Roth IRA: What It Is and Why You Need It

Investing, Roth IRA
Roth IRA: What It Is and Why You Need It

Saving for retirement might not be a top priority when you’re in your 20s, but talk to any finance expert, and you’ll hear that it should be.

“Just get started,” says John Anderson, president and founder of Cypress Wealth Management in Germantown, Tennessee.

Putting away $100 a month now could make a huge difference in how financially stable — or unstable — you’ll be when you retire. And a Roth IRA (short for individual retirement account) is a great way to do it. Here’s how to turn the price of one Starbucks latte a day into big savings by the time you’re ready to put your working days behind you.

YOUR GUIDE TO ROTH IRAs:

What is a Roth IRA?

Roth IRAs are named for former Delaware senator William Roth, who pushed for their creation in the Taxpayer Relief Act of 1997. A Roth IRA is a retirement savings account that you contribute to after taxes have already been taken out of your income. When you take money out of the account in retirement, you won’t have to pay taxes on what you’ve contributed or earned in investment returns. This makes it different from a “traditional” IRA, in which you can make contributions with pretax dollars, but you pay income taxes on withdrawals later on.

Using a Roth IRA is especially smart for young people because you’ll probably be in a higher tax bracket when you retire than you are today. So you’ll avoid a larger tax bill later if you opt to be taxed now, when you’re making less money.

How much can I put into a Roth IRA?

You can contribute up to $5,500 a year to a Roth IRA, as long as you have income from work. (People age 50 and older can add an extra $1,000 a year.) The exact amount you can kick in to your account depends on how much you make each year. The limits are typically adjusted every few years.

For instance, as a single person you can contribute the maximum amount of $5,500 if you earn $116,000 or less annually. You can’t contribute to a Roth IRA at all if you earn more than $131,000 a year. Also, if you make less than $5,500 a year, you can’t contribute any more than what you earned from work. (That means you couldn’t move additional money in from savings or have someone else add to your account on your behalf to bump you up to $5,500.)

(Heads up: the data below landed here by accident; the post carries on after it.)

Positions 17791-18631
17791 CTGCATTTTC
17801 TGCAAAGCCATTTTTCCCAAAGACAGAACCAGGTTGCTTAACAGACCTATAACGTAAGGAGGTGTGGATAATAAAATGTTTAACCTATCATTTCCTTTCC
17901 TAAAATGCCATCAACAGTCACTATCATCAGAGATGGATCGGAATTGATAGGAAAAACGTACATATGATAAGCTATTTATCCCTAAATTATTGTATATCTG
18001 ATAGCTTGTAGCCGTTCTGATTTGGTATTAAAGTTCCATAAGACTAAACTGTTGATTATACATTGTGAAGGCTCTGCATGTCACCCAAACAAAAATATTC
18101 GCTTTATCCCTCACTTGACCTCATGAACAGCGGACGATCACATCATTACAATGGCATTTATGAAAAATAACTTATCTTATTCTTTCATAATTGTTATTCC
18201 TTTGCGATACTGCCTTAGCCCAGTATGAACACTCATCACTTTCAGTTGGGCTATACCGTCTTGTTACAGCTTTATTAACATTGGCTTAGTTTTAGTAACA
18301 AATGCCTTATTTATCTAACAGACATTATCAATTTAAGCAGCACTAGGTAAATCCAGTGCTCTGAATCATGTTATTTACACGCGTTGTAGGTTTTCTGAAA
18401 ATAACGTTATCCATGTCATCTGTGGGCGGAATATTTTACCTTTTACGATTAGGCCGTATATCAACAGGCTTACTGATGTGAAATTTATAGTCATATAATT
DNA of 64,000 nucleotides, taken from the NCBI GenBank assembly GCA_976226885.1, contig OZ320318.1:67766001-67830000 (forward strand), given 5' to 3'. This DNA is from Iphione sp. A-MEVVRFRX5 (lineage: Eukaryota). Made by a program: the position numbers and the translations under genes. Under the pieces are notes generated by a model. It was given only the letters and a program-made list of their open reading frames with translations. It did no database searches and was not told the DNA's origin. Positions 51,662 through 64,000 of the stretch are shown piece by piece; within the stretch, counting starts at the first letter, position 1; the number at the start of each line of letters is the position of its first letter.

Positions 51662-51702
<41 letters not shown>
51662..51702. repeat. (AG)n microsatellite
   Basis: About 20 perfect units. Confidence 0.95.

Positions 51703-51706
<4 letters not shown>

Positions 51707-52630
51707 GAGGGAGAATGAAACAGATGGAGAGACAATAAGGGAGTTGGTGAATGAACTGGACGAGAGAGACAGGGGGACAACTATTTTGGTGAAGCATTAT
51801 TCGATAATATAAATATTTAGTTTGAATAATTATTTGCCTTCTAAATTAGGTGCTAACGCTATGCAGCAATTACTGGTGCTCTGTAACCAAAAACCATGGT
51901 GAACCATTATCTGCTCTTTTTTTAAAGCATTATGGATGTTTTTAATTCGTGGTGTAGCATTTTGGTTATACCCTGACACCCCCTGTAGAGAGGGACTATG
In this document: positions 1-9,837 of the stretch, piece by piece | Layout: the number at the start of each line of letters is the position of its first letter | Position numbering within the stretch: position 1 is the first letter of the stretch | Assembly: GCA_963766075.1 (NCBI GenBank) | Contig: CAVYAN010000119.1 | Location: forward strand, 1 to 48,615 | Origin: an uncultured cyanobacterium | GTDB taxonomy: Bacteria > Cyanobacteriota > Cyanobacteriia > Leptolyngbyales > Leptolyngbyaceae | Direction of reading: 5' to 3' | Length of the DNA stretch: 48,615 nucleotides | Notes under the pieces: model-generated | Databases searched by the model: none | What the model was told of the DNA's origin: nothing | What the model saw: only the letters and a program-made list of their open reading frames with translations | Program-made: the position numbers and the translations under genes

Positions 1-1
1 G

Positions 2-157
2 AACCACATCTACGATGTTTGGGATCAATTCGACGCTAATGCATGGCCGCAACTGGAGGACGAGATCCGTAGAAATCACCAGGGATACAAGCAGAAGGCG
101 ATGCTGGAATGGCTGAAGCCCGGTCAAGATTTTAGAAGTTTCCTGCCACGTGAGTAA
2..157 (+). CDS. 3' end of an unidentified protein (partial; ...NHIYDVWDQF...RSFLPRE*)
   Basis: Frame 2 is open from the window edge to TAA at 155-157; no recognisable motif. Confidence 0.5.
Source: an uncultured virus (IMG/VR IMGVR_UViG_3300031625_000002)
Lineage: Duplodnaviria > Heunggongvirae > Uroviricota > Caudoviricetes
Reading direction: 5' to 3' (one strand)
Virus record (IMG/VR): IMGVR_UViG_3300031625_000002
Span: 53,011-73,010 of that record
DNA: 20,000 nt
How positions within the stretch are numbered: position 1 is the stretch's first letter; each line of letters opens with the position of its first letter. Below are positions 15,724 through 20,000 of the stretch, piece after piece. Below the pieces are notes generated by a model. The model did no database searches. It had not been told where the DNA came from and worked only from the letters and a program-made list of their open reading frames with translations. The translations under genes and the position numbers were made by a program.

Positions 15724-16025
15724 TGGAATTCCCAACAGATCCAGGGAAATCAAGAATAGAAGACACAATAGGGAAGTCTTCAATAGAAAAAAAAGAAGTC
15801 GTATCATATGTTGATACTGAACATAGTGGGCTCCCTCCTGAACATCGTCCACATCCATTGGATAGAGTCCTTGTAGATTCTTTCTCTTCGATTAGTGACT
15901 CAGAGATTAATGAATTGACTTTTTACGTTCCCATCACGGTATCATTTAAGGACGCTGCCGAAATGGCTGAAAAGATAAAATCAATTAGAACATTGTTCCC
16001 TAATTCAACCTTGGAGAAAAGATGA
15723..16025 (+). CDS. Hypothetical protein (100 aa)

Turn the price of one Starbucks latte a day into big savings by the time you’re ready to put your working days behind you.

The magic of a Roth IRA lies in compounded earnings. The money you earn on your investments each year gets added back into the account balance, so the next year you have a higher amount earning returns. If you invest an initial $50 in a Roth IRA and add $50 every month at an 8% annual return (the 10-year average of the stock market’s growth), you’d have $156,520 by 2055.

In 40 years, you’d have contributed $24,000 in total, so the rest — a whopping $132,520 — would be from compounded earnings. Use a compound interest calculator to see the power for yourself.

How is it different from other retirement plans?

A 401(k) plan is another popular retirement savings option, but it’s employer-sponsored, meaning you’re only able to contribute through your workplace. Unlike in a Roth IRA, your contributions to a 401(k) are tax-deferred. That lowers your taxable income at the time of contribution, but you pay income taxes on your withdrawals. You’re also limited in when you can withdraw money from a 401(k). If you dip into your account before you turn 59½, you may have to pay a 10% penalty, plus income taxes. Yikes.

Unlike a 401(k), a Roth IRA is “individual” — you can set it up and choose a provider on your own. It’s more flexible than a 401(k), which you’re required to withdraw from by the time you turn 70. You can even leave your money in a Roth IRA untouched and bequeath it to your kids.

Now that you’ve got all the basics covered, check out how you can make the money in your Roth IRA work for you.

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Brianna McGurran is a staff writer at NerdWallet, a personal finance website. Email: bmcgurran@nerdwallet.com. Twitter: @briannamcscribe.


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